- Aug 26, 2019
- Reaction score
When I next visit Boston....living in Tampa now. I miss Boston. Tampa is struggling to "get there" but has far to go. It continues to cater to conventions and tourists, but there isn't even a 7-11 downtown to buy snacks.Mike -- I like what I've seen so far both inside and outside -- However, there is only one way to test a place like that -- stroll over and hoist a pint to Sam himself-- as we are now entering the immediate run-up to the 250th of all that "hullabaloo" that King George didn't care too much about
The food scene is mediocre in general with a few exceptions. Benches in downtown parks were removed to deter homeless people! The downtown streets are poorly lit and not walkable. The new Channel district is taking shape...a large area with dozens of new buildings, but it's not easily accessible due to the overhead highways and choked streets.
The old Tampa was small and walkable, with a trolley system (a small and almost useless remnant remains that can take you from downtown to Ybor City, the old cigar factory district. There remains some really interesting architecture from the teens and twenties that survived urban "renewal."
Over the last century the population exploded and pushed north throughout Hillsborough county with densely packed neighborhoods, Route 1 style boulevards of retail (6-8 lanes wide!), the destruction of most of the old downtown, skyscrapers built on top of garage stacks (as in Chicago), and a disjointed cityscape, which has yet to come together despite the new Riverwalk and other developments that all require cars and parking garages and lots to get to.
Cultural amenities are few but of high quality, such as the Straz center (but they built the brutalist facility to face the river with it's concrete ass mooning the rest of the city.) I can see real possibilities of renewal and an increase in pedestrian improvements, but not the cash. Instead whenever there's an "event" it's huge, and people come down into the city, which acts as the bottom of a funnel, making getting around in the heat most uncomfortable, until you realize that there's no parking available or that the at the end of the event the highways are dangerous kill zones. Boston drivers are tame in comparison.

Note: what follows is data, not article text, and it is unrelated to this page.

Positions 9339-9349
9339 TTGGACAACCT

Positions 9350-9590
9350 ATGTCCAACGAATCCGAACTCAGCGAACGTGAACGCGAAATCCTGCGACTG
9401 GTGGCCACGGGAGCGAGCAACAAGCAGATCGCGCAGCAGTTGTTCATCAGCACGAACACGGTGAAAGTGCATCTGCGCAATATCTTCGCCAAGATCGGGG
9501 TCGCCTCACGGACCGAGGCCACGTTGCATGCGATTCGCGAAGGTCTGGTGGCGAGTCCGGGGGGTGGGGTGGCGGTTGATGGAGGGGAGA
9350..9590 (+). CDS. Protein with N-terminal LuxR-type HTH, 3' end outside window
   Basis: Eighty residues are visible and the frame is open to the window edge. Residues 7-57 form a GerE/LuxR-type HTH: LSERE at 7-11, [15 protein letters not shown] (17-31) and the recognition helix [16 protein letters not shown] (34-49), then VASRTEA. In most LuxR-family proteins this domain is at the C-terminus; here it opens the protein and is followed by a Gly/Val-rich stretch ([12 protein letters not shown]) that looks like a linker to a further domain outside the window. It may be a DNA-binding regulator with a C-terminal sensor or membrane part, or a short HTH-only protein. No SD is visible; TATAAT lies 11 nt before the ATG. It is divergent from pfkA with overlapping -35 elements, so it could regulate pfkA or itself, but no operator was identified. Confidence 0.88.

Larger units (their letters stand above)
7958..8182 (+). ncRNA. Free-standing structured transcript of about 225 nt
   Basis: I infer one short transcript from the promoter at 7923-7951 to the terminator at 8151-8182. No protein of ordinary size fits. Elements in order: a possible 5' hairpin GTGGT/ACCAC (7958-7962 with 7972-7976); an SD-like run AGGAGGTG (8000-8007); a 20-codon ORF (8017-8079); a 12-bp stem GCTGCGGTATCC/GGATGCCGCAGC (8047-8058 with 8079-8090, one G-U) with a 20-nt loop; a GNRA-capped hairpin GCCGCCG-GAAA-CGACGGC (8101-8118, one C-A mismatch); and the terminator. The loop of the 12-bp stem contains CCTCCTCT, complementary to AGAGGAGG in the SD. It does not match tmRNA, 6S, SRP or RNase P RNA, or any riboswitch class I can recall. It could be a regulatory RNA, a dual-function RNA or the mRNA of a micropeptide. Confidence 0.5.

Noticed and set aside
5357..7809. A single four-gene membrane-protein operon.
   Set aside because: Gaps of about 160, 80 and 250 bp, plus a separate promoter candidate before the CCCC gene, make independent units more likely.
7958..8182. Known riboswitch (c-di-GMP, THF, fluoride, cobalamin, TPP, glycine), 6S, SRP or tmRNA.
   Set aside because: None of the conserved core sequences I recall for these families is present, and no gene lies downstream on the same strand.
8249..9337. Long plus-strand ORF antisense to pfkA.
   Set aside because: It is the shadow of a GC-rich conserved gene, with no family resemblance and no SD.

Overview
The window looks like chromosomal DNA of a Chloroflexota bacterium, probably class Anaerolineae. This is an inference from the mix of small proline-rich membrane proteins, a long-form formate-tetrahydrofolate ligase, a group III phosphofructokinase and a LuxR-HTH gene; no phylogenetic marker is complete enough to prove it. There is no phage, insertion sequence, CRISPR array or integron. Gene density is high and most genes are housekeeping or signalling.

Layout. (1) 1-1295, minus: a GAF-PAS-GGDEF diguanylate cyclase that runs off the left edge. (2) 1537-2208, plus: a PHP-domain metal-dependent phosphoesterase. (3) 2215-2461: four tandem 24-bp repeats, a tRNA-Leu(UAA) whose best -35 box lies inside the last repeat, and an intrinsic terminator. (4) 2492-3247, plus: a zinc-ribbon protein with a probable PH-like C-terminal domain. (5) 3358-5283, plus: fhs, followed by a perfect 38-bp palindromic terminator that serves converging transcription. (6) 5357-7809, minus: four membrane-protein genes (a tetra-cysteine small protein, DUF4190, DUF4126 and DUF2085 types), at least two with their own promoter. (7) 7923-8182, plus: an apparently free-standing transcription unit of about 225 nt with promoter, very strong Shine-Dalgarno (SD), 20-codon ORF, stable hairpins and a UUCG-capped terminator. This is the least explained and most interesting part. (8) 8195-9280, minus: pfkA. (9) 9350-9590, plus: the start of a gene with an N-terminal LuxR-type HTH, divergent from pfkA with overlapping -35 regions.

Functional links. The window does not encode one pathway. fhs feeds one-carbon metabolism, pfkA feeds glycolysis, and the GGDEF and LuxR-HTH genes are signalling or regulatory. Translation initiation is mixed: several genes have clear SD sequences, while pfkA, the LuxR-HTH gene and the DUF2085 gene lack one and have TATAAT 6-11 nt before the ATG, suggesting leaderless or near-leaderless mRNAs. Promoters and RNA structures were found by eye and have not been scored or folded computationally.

Lots of empty lots remain undeveloped and the equivalent of the central artery cuts the core city off from the rest of the county.
Tampa will never be like Boston; it's more like Worcester in size and L.A. in it's stultifying downtown (lots of court houses and government buildings) and sprawl. The city of Tampa is only small part of Hillsborough County, which everyone calls "Tampa", which in itself is huge. It's mostly unincorporated and filled with a large diversity of neighborhoods. I live in one of those neighborhoods, Carrollwood (just a name). In fact the county is filled with named areas that are there just because... To make things more confused there is within Hillsborough County two or three incorporated towns like Tampa, none of which have a sense of place other than the major county roads which are wider than and as long as Mass. Ave.. Can't beat he weather though!
[Mod (re)inserted paragraph breaks; consider moving this to a comparative urbanism discussion]